Increase producer responsibility for the plastic products they place on the UK market. Existing arrangements could be reformed so that they encourage recyclability to be built in at the design stage, while incentivising the maximum use of recycled content. Regulations could tax or ban the use of non-recyclable products or those that use particularly difficult materials, and they could ban some single use plastic products (France has already done this). A 25p charge has recently been suggested to control the use of non-recycleable or hard to recycle coffee cups in the UK, which may reflect the success the 5p carrier bag charge had in reducing the number of single use plastic bags used by shoppers.

Pringles containers and Lucozade bottles have recently been highlighted as problems. The combination of multiple materials used to make them mean they are difficult to recycle without specialist techniques not available in most UK processing plants. Black plastic used for ready meal containers is also difficult to recycle and creates the kind of contamination problems the Chinese are trying to avoid. Why is this material still being used if it is recognised to be a problem and there are economic alternatives?

Let’s take advantage of the current mood. While there is a public focus on plastics, people should learn more about their purchasing decisions and recycling actions. On a larger scale, it is at times of crisis or failure that policy makers become open to new ideas, or old ones recycled. This is one such failure which offers a real opportunity to wake up and improve our environmental impact.

Christine Cole, Research Fellow, Architecture, Design and the Built Environment, Nottingham Trent University

This article was originally published on The Conversation. Read the original article.

CIE-MAP organises event on low carbon construction with UKGBC, Edinburgh Napier University and Landsec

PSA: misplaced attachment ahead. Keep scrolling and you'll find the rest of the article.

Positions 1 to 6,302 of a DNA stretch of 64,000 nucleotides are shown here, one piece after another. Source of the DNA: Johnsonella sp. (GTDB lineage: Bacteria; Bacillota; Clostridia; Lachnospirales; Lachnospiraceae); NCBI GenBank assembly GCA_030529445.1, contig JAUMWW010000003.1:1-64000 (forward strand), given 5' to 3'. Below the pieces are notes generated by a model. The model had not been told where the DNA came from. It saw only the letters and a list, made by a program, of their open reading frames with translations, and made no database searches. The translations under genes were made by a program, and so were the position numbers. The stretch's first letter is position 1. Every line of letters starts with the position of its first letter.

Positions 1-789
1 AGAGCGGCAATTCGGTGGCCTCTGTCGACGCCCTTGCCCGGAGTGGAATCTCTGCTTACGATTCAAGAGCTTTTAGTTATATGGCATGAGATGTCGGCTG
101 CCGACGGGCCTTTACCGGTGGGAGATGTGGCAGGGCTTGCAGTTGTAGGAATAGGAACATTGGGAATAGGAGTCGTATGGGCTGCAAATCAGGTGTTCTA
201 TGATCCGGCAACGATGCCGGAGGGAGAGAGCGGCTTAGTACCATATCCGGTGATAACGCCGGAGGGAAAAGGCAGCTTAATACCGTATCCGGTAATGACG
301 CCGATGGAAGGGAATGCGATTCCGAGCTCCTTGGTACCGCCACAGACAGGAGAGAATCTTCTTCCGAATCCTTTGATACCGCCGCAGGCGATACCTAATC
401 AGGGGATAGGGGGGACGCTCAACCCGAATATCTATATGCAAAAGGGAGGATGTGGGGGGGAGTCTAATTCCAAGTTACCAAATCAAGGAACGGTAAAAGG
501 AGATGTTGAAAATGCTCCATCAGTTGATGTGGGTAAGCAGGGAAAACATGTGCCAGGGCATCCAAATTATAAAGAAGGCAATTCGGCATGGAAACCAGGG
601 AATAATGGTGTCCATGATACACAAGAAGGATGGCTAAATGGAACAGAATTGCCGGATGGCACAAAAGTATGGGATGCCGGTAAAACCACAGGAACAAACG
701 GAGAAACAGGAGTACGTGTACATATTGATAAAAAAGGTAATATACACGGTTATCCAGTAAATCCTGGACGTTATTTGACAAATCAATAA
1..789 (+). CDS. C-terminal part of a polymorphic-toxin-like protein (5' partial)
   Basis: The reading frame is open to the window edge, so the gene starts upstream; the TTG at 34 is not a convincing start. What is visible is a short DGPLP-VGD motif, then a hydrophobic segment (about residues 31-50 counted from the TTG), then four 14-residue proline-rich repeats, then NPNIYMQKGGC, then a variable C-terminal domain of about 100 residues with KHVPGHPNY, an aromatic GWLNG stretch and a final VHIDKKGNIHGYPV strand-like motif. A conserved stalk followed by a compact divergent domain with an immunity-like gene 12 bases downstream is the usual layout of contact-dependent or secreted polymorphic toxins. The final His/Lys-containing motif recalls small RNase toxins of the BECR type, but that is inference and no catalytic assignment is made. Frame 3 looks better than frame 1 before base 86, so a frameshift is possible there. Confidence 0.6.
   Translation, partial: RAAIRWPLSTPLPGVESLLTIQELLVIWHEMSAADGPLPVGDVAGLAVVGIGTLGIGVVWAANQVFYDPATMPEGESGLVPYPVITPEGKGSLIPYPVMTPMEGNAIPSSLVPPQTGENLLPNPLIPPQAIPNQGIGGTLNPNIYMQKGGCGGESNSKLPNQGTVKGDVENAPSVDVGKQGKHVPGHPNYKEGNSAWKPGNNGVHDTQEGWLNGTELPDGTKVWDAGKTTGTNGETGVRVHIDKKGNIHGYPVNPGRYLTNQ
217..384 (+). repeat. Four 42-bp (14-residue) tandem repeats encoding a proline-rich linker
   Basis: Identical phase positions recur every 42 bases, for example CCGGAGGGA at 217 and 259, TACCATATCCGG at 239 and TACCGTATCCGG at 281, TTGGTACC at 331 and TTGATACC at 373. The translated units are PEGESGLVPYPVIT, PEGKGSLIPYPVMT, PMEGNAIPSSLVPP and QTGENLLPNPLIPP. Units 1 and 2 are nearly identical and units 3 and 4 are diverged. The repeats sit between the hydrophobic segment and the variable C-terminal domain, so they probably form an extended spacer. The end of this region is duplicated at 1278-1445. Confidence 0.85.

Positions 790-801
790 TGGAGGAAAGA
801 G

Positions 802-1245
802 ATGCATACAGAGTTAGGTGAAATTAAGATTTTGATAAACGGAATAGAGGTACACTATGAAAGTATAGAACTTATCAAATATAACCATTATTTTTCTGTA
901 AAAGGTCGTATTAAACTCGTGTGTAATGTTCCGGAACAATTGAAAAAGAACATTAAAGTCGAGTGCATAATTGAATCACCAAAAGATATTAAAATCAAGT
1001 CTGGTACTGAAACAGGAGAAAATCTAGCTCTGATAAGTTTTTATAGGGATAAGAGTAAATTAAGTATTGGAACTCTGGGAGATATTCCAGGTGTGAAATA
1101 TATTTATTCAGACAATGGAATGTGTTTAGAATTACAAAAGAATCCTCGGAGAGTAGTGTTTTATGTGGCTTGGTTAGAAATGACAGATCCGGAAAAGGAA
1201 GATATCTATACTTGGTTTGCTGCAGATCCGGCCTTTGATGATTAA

On the 19th April CIE-MAP, Edinburgh Napier University and Landsec, sponsored a UKGBC event on whole life carbon reduction in the built environment. The event, Advancing Net Zero: next steps in holistic carbon reductions, was hosted at the Saint Gobain Innovation Centre in London. The event, aimed at built environment professionals, proved popular with all spaces booked inside 48 hours. The event featured 13 presentations focusing on different aspects of carbon reduction. It provided an ideal opportunity for industry and academia to share best practice on whole life carbon management at a project, organisation and industry level. CIE-MAP researcher Jannik Giesekam presented at the event. Slides from his presentation ‘From Paris to projects: aligning carbon targets in construction’ can be downloaded here. A full write up of the day will appear on the UKGBC website in the coming weeks.

Left to Right: Natalia Ford (UKGBC), Ed Dixon (Landsec), Francesco Pomponi (Edinburgh Napier University), and Jannik Giesekam (CIEMAP).


Aligning carbon targets for construction with (inter)national climate change mitigation commitments

CIEMAP researcher Jannik Giesekam has published a new article in a Special Issue of Energy and Buildings. The Special Issue is titled Embodied Energy and Carbon Efficiency: The Next Major Step Towards Zero-Impact Buildings. The paper presents a review of the carbon reduction targets set by the largest UK construction firms and discusses the challenges in aligning these with sectoral and national carbon reduction commitments. This follows on from prior CIEMAP work demonstrating the urgent need to reduce carbon emissions from construction activity.